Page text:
Throughout history, for most of the time, world population has been growing, with the rate of that growth also increasing along with the transitions between the foraging era, the farming era, and the industrial era. While declines in the population of specific regions or countries have been more commonplace, declines in the overall world population have been quite rare and haven't lasted very long. The two main causes of such occasional reversals in the overall trend of growth have been pandemics and wars, in that order. While both the data about historical world population and the death tolls of various pandemics and wars are uncertain, what we do know is sufficient to at least give us a sense of the order of magnitude of the worst population crashes in history.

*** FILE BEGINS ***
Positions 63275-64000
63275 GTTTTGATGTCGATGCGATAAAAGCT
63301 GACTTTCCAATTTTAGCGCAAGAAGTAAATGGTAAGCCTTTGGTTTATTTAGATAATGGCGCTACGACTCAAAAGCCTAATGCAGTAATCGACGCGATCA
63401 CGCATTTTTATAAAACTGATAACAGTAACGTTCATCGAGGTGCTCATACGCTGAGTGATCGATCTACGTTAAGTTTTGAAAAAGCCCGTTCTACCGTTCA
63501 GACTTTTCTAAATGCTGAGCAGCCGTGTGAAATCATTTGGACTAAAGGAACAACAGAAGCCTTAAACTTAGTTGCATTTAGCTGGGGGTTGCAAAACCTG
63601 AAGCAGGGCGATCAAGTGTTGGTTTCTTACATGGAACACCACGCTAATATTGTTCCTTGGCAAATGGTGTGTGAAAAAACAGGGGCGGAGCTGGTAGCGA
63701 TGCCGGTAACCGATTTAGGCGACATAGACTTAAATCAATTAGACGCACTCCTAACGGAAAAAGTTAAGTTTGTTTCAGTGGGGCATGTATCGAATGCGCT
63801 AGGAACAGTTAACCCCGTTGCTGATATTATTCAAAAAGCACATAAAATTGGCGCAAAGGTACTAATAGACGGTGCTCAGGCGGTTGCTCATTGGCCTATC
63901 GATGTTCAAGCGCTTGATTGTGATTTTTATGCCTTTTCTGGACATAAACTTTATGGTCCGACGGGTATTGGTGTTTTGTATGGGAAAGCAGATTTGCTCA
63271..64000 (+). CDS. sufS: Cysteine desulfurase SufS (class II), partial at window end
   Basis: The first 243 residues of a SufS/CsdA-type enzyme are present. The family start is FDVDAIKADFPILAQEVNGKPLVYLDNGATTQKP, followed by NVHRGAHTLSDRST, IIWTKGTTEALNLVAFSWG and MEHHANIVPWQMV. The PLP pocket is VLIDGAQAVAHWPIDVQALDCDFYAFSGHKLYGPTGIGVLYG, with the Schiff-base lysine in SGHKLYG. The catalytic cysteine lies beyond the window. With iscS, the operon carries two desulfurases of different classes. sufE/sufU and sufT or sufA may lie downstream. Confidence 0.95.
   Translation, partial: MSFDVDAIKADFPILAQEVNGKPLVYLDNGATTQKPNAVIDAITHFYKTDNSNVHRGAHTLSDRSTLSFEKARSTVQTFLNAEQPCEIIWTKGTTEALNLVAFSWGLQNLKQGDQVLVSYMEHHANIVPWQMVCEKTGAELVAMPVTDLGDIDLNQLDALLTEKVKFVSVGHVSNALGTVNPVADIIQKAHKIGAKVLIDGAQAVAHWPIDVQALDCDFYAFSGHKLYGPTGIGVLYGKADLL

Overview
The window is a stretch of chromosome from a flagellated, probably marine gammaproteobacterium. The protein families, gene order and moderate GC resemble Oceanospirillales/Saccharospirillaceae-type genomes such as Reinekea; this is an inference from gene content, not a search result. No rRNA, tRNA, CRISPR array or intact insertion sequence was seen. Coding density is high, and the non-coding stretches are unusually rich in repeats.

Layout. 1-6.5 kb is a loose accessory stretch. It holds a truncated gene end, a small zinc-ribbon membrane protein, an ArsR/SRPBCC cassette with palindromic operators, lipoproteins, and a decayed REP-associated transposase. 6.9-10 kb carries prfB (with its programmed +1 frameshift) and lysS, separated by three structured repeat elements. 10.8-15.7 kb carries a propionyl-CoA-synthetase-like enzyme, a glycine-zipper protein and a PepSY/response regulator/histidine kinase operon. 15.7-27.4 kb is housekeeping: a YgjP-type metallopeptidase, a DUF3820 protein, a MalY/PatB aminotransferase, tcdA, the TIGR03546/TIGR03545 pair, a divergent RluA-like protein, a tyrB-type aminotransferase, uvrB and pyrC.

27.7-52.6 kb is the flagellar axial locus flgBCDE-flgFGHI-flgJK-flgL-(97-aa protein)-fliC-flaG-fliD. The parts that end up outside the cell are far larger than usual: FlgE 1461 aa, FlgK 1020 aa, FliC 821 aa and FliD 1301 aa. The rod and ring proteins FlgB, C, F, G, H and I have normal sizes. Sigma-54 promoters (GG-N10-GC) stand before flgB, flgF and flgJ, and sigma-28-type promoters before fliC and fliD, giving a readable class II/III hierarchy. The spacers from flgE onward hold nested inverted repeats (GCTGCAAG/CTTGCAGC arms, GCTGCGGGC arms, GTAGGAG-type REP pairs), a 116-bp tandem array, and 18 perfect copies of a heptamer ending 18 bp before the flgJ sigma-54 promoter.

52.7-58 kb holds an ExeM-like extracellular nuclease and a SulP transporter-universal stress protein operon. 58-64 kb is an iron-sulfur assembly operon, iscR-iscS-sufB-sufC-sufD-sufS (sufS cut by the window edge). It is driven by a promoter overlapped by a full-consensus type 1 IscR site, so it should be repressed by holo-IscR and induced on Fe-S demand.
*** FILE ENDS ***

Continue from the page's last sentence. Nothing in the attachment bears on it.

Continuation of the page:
Shifting focus from the past to the future, many of the concerns about existential risk have a natural weaker counterpart in the form of concerns about population crashes which are not large enough to tip the species over the precipice of extinction. Since humans have never actually gone extinct or come anywhere close to it during or after the agricultural era, the only base rate information we have comes from the history of global population declines. It's therefore worth looking over the biggest cases to understand their causes along with their magnitudes.